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Marisa Tomei (The Wrestler/My Cousin Vinny) steps into the more mature role of Danika Merrick – a mother of three with a nice house and a nice job at the bank, living the atypical normal family life. This is what is presented to us on the surface. Danika’s flip side is that she is possibly losing her mind. She has an overprotective streak when it comes to her children that is stressing her relationships with them. It may have something to do with her constant hallucinations. Visions of murdered children and their demises, which flood her daily life and cause her to seek psychiatric counseling.

Straight to the point – Danika quickly begins to unravel. The movie, and this woman’s mind. It’s well shot, well written, and very well acted. Marisa Tomei is so convincing at being this oversensitive, overprotective, mentally slipping mother that it’s almost too good. Because her insanity became mine. I was wary coming into this film when I had read the synopsis – about someone wondering if they were perhaps going insane. This scares me, because it leaves no boundaries of reason for a screenplay.

Hidden plot teasers and familiar themes casually occur from time to time. There are many things to pick up on – such as the buses driving by. Children being injured or hurt. The deception of her husband. In a mysterious, suspenseful and psychological thriller such as this, they are key, because as you watch and wonder, you want to try and perhaps put it together. Make some sense out of it before all the confusion is explained in some twist ending that justifies it all. And it does – to a point. But is it worth watching and wondering like a mental patient for 80 minutes? That’s where the two sides of the fence divide on this one.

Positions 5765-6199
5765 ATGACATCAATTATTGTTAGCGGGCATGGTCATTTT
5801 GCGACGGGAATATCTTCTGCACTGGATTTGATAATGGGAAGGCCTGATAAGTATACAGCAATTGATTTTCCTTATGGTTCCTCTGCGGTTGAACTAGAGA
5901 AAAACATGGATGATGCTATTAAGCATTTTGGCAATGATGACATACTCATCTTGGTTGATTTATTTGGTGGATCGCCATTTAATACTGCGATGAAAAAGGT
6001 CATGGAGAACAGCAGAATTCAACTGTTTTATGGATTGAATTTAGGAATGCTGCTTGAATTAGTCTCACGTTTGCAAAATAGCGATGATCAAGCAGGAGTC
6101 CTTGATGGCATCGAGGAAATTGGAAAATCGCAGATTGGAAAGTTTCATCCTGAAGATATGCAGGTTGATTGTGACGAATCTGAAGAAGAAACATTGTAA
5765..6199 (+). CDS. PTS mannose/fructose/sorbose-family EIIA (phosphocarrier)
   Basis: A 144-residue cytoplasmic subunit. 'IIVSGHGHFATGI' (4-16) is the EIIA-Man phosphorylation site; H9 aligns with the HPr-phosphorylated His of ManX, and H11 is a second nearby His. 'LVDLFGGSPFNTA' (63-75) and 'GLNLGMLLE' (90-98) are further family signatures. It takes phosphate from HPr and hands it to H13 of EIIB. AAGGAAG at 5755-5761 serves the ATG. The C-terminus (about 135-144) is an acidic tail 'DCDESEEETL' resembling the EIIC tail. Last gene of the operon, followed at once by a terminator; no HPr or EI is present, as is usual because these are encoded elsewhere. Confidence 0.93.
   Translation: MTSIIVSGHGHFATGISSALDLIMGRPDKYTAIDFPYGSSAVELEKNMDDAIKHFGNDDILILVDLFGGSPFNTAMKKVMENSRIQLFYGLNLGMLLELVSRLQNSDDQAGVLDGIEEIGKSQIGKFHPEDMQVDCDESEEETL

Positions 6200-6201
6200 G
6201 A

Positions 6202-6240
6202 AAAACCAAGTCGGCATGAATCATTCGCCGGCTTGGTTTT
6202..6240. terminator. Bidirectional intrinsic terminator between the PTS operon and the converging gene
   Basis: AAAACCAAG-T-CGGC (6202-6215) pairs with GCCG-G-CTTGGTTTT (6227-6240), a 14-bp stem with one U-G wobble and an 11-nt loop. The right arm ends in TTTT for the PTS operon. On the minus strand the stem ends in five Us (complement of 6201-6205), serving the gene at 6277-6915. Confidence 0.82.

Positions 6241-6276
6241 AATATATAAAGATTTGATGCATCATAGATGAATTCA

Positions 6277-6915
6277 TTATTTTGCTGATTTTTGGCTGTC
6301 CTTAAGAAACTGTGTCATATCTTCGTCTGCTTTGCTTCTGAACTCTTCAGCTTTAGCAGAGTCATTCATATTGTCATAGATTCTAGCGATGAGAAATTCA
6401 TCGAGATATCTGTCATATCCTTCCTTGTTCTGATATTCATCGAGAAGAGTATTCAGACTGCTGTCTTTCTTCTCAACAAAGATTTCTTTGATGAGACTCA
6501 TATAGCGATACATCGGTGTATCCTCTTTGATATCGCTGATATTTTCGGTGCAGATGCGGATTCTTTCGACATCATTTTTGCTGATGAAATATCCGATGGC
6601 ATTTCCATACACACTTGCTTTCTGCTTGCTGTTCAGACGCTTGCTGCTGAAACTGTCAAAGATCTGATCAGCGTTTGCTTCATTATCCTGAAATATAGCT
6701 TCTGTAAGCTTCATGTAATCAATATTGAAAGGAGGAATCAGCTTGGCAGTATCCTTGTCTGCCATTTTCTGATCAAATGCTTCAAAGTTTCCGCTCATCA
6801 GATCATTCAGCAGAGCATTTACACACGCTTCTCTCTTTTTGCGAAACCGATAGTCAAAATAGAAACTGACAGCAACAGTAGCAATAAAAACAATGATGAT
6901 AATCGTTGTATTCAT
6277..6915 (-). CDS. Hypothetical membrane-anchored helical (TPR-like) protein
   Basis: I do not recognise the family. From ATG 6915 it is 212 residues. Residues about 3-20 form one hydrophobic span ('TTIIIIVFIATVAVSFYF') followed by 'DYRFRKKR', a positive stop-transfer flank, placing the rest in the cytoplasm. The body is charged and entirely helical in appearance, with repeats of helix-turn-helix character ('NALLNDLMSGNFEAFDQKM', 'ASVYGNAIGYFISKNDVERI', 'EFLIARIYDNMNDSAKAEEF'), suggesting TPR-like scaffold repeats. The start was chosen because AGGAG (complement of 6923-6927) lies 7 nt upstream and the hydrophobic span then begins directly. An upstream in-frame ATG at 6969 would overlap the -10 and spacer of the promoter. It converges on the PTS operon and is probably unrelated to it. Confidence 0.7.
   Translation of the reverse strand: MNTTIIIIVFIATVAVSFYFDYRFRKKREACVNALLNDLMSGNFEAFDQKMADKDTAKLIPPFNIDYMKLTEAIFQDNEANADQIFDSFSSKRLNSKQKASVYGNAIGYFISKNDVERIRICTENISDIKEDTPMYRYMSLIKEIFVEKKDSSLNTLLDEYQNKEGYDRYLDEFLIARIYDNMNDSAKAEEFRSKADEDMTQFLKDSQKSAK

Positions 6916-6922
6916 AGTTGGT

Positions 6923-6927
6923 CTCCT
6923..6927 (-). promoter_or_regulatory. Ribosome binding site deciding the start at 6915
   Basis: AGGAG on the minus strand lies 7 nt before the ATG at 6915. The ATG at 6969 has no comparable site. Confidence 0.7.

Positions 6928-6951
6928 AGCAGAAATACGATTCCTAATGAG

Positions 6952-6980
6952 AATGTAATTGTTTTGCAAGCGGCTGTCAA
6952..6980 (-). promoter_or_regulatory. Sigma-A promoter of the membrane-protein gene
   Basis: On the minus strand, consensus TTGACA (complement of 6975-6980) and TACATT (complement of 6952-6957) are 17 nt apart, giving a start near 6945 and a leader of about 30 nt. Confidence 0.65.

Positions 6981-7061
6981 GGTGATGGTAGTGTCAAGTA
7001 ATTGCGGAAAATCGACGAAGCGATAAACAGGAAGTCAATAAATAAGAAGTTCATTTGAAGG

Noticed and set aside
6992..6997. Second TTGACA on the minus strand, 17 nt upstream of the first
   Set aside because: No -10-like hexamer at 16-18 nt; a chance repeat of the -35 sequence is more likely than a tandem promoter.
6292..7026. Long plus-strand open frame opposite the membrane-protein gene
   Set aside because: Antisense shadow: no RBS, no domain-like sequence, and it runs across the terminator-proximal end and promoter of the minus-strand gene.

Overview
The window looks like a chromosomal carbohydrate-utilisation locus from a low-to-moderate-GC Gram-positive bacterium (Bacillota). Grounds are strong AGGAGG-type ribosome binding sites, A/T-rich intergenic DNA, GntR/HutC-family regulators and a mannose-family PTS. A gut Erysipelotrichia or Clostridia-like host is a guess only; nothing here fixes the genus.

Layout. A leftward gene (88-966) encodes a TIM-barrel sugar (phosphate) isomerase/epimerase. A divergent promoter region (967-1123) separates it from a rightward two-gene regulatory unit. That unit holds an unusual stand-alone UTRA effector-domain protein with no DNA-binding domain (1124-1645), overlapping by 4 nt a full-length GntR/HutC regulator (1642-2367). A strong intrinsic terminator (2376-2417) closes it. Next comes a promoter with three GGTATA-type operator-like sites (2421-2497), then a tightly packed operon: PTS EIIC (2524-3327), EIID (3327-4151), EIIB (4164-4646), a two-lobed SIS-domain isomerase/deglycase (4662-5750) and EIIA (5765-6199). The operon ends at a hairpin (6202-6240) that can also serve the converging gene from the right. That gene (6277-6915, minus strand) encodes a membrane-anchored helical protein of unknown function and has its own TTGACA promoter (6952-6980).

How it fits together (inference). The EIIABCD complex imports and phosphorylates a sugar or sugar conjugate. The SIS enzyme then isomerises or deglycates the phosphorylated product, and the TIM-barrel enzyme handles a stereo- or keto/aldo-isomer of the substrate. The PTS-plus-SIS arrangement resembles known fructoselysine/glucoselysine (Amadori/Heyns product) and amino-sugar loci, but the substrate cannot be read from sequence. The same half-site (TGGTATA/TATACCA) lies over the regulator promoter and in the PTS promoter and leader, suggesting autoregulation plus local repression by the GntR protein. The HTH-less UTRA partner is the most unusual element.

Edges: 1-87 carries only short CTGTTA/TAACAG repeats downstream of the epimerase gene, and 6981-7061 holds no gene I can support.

Four did as with piece then severed quiet tin whispers. Oh – excuse me – was I not making sense? Some of Danika just didn’t make sense. The bank robbery, which did or didn’t occur? And then the boss, who fired her I assumed, calls her back to see what’s going on, and the bank robbery starts in the background… The sixth grade teacher, her death, and the book? You know what – lets just cut it here and get to the final analysis – because its like trying to zero in on the method to someone’s madness.

Danika is a beautiful mess. Marisa Tomei is an incredible actress and really has you believing that she is struggling with her mental grip on reality. Thirty minutes into the movie, you really find yourself wanting to like it. But when you have the story of a sweet protective mother of three, who starts to hallucinate and question her own sanity, the poetic license of the filmmaker has nothing to answer to. Anything can happen and be filed under the category of “dream sequence” or “flashback” or “visions”, and soon you’re watching bogus news reports and ghosts appear and strange plot loops that make no sense and you’re the one who ends up needing Zyprexa. Resolution aside, this was 80 minutes of off-balance second guessing, and when it comes together in the finale, its a bit frustrating, because as you look back and apply it – some of it didn’t fall within its own context. In fact, some of this film was as confusing as looking into the mind of a psychopath. Perhaps by having induced such a conclusion, this movie was successful and true to its own nature – just on a slightly disappointing level. I’m not sure anymore. Where am I?



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